Also, young adults, like myself (I.e not a teen) see “young adult” as something they should enjoy. And I personally (without specific industry knowledge of the genre age range) spent a good year reading YA and wondering why it was too immature for me. I remember very clearly the only YA books I enjoyed immensely was ACOTAR and Nevernight. The two books that are commonly seen as YA that aren’t. Do you see the problem?

I would love for publishers to finally stop the YA marketing hype and make New Adult a thing. The introduction of New Adult would provide a space for older teens and actual young adults and stop books like Nevernight getting into the hands of an audience it was never meant for.

In the future I do think reviewers should consider the audience of the book when complaining about immaturity etc. But when said book has been put into the hands of adult readers, book bloggers and book tubers I can’t blame them for reading it thinking it was meant for a reader more their age.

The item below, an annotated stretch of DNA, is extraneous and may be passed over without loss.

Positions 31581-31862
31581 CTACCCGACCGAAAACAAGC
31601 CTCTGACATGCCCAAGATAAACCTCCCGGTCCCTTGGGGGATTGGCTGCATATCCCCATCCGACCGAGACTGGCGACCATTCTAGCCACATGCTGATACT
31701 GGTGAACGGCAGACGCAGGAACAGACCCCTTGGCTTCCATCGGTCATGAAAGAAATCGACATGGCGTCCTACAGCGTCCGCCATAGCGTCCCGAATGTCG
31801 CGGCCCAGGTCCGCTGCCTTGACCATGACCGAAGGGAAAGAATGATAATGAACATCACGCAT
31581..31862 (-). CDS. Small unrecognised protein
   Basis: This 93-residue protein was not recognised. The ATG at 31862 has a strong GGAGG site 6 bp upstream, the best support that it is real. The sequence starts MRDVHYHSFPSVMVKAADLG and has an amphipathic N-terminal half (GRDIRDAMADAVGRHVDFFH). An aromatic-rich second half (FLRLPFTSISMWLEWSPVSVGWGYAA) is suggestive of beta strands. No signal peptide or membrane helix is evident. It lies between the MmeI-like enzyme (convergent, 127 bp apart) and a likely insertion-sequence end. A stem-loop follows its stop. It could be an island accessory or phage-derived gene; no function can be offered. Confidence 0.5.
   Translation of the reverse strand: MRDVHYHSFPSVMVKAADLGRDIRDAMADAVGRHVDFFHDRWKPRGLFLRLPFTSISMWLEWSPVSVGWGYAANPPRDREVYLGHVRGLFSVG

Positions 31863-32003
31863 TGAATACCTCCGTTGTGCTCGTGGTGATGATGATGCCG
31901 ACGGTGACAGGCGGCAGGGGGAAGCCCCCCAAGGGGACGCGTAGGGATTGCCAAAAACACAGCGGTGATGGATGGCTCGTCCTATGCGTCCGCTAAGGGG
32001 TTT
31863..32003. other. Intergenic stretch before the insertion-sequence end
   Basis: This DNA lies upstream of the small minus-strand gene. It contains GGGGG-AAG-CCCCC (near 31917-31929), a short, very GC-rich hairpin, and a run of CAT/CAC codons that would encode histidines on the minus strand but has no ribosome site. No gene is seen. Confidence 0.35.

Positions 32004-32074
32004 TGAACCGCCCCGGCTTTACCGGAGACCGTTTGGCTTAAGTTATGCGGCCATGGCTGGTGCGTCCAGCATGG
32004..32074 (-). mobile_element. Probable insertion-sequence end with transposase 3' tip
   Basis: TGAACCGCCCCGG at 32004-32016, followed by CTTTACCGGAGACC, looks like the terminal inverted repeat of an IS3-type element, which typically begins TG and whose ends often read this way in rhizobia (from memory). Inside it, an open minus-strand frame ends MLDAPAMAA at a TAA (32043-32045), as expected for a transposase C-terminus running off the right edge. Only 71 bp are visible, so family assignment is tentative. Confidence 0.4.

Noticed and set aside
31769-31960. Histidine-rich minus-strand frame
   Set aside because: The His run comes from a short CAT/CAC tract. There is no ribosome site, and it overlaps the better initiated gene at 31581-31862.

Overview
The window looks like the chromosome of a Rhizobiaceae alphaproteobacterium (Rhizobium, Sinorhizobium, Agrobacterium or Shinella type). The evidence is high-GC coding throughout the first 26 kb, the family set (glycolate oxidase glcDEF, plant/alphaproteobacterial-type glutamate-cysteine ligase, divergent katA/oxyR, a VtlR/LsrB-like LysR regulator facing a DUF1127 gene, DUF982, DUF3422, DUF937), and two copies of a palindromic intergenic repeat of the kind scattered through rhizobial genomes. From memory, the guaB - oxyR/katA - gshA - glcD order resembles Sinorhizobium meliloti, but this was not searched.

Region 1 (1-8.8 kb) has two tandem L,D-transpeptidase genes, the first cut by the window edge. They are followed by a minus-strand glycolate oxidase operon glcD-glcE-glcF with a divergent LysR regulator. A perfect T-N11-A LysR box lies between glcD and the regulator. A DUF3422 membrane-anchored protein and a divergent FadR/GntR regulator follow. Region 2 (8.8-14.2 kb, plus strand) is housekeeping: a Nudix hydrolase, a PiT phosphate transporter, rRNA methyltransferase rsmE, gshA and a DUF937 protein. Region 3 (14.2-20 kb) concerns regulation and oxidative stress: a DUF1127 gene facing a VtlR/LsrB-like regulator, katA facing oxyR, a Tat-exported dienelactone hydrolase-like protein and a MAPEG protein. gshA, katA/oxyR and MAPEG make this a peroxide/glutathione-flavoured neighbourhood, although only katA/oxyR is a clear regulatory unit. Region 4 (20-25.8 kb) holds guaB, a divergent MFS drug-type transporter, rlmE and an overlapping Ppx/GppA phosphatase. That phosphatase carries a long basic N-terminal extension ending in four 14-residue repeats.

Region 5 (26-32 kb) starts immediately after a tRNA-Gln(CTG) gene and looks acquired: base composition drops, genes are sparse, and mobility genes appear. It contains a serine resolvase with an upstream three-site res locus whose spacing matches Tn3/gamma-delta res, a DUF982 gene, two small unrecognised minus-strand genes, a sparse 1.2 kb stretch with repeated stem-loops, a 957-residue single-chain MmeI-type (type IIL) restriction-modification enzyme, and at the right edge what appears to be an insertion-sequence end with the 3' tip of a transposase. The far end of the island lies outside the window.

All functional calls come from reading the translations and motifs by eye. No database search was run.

14 thoughts on “The frustrating thing about YA from a book blogger’s perspective”

  1. I 100% agree with this. I hate it when reviewers are disliking characters or “can’t connect” with them. Another example of this is Lilah Bard from ADSOM. The younger readers don’t like her but me as an older reader absolutely love her, she strong and knows what she wants! Wholeheartedly agree that we need New Adult as a new genre!

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      1. Haha I still think it’s aimed at me to some degree but think that I’m in denial about getting old 😂😂

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  2. I whole heartedly agree. I’m 34 and read and enjoy some books marketed for YA and then others that I don’t consider YA – and find out ARE meant to be. Make NA a thing.

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      1. Completely agree. Also – I rarely look at Adult fantasy because the marketing (I suppose) doesn’t appeal to me. But actually- I have accidentally discovered the All Souls Trilogy which I adore now and would never have picked that up. Adult fantasy seems marketed as musty and ‘odd’